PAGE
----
Executives at Twitter must be crapping chartreuse. (That’s green for you Democrats out there) and if you ever wondered why Twitter suddenly changed its mind about allowing Musk to buy that platform, you should have the answer to that as well.
Now that Musk has canceled his takeover bid, twitter is suing him to force him to go through with the deal. They want that billion-dollar penalty from Musk because they will be needing it real soon.
Once Musk wins that lawsuit, the SEC will step in and in all likelihood would be forced to come to a decision.
Normally, the Biden administration would bury the infractions, but in this case, we are talking about substantial fraud committed against the shareholders and once they pay out damages to those afflicted, there will probably not be enough money left to operate the site. That would mean total liquidation and bye-bye Twitter.
Musk does not have to pay the penalty if he can show just cause and that he was misled by Twitter execs on the number of spam accounts on Twitter, who claims it is less than 5% of the total. Musk’s lawyers have been requesting information that they would need in order to verify the number of spam accounts, but Twitter has consistently turned them down. I wonder why. (I say dripping with sarcasm)
Musk’s lawyers in a letter explained the withdrawal from the merger agreement by citing multiple violations by Twitter contained in the merger agreement. 1st, 2nd, and 3rd requests for said information have all been ignored.
The merger agreement specifies that Twitter must turn over materials to Musk that could affect the value of the corporation.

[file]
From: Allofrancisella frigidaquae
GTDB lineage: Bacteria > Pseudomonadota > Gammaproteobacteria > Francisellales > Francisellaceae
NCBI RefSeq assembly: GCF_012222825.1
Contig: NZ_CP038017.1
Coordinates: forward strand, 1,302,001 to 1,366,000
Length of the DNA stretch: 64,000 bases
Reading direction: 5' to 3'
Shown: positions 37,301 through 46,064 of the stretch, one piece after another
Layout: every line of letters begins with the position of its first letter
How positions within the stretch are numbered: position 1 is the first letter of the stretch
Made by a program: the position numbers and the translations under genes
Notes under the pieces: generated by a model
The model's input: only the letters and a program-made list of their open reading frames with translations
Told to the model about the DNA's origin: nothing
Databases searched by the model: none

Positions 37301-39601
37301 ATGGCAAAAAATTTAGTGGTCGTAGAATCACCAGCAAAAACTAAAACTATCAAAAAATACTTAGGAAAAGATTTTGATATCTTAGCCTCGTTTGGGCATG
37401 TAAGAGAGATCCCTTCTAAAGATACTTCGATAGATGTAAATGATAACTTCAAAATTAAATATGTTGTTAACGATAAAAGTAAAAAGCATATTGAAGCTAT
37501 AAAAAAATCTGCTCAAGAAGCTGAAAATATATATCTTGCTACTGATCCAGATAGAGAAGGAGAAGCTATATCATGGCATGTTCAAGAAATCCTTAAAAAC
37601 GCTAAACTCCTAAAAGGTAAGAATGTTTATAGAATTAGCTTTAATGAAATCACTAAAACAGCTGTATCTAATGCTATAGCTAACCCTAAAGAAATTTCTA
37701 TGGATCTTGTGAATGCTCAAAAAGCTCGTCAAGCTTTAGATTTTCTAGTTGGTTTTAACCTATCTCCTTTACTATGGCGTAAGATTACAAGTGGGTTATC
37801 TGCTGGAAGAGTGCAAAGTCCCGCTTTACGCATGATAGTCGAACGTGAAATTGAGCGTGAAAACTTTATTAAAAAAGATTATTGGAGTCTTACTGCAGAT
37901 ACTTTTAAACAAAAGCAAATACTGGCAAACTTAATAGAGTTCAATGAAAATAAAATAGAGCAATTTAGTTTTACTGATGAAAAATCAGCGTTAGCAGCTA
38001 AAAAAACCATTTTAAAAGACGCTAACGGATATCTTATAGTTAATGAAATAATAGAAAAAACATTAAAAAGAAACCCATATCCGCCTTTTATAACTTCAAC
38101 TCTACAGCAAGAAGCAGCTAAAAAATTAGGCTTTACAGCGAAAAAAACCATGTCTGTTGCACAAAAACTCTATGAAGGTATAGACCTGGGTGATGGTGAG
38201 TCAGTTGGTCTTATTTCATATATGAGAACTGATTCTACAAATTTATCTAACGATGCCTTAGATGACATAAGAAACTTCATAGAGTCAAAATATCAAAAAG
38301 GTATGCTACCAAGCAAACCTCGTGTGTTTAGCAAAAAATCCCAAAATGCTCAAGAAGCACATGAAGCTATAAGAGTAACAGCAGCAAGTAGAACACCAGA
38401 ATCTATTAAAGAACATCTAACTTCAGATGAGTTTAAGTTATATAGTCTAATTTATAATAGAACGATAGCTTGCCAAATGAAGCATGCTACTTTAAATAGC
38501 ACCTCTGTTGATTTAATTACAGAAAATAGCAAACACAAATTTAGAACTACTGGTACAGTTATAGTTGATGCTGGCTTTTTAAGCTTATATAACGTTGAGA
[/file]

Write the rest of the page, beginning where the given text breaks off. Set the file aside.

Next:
Musk shared in his letter to Twitter:
Mr. Musk is terminating the Merger Agreement because Twitter is in material breach of multiple provisions of that Agreement, appears to have made false and misleading representations upon which Mr. Musk relied when entering into the Merger Agreement, and is likely to suffer a Company Material Adverse Effect (as that term is defined in the Merger Agreement)
Filings with the SEC must be perfect. To misrepresent numbers or assertions in the filings is a very big deal. Companies have gone bankrupt for doing so. This was explained in a prior post.
(Having overseen the financial reporting for a billion-dollar entity, this comes with some experience, never report bad numbers to the SEC. Ever. Investors depend on numbers filed with the SEC and false or fake numbers can impact their decisions. Investors could use this against the company if the stock price falls. The leaders of the company can be in grave trouble.)
Unfortunately for Twitter, they failed to provide accurate and transparent data to Musk so that he could gain comfort in the number of fake bots on the site. Twitter claims this number is 5% but Musk makes the following key points – bolded below:
In addition to the foregoing, Twitter is in breach of the Merger Agreement because the Merger Agreement appears to contain materially inaccurate representations. Specifically, in the Merger Agreement, Twitter represented that no documents that Twitter filed with the U.S. Securities and Exchange Commission since January 1, 2022, included any “untrue statement of a material fact” (Section 4.6(a)). Twitter has repeatedly made statements in such filings regarding the portion of its mDAUs that are false or spam, including statements that: “We have performed an internal review of a sample of accounts and estimate that the average of false or spam accounts during the first quarter of 2022 represented fewer than 5% of our mDAU during the quarter,” and “After we determine an account is spam, malicious automation, or fake, we stop counting it in our mDAU, or other related metrics.” Mr. Musk relied on this representation in the Merger Agreement (and Twitter’s numerous public statements regarding false and spam accounts in its publicly filed SEC documents) when agreeing to enter into the Merger Agreement. Mr. Musk has the right to seek rescission of the Merger Agreement in the event these material representations are determined to be false.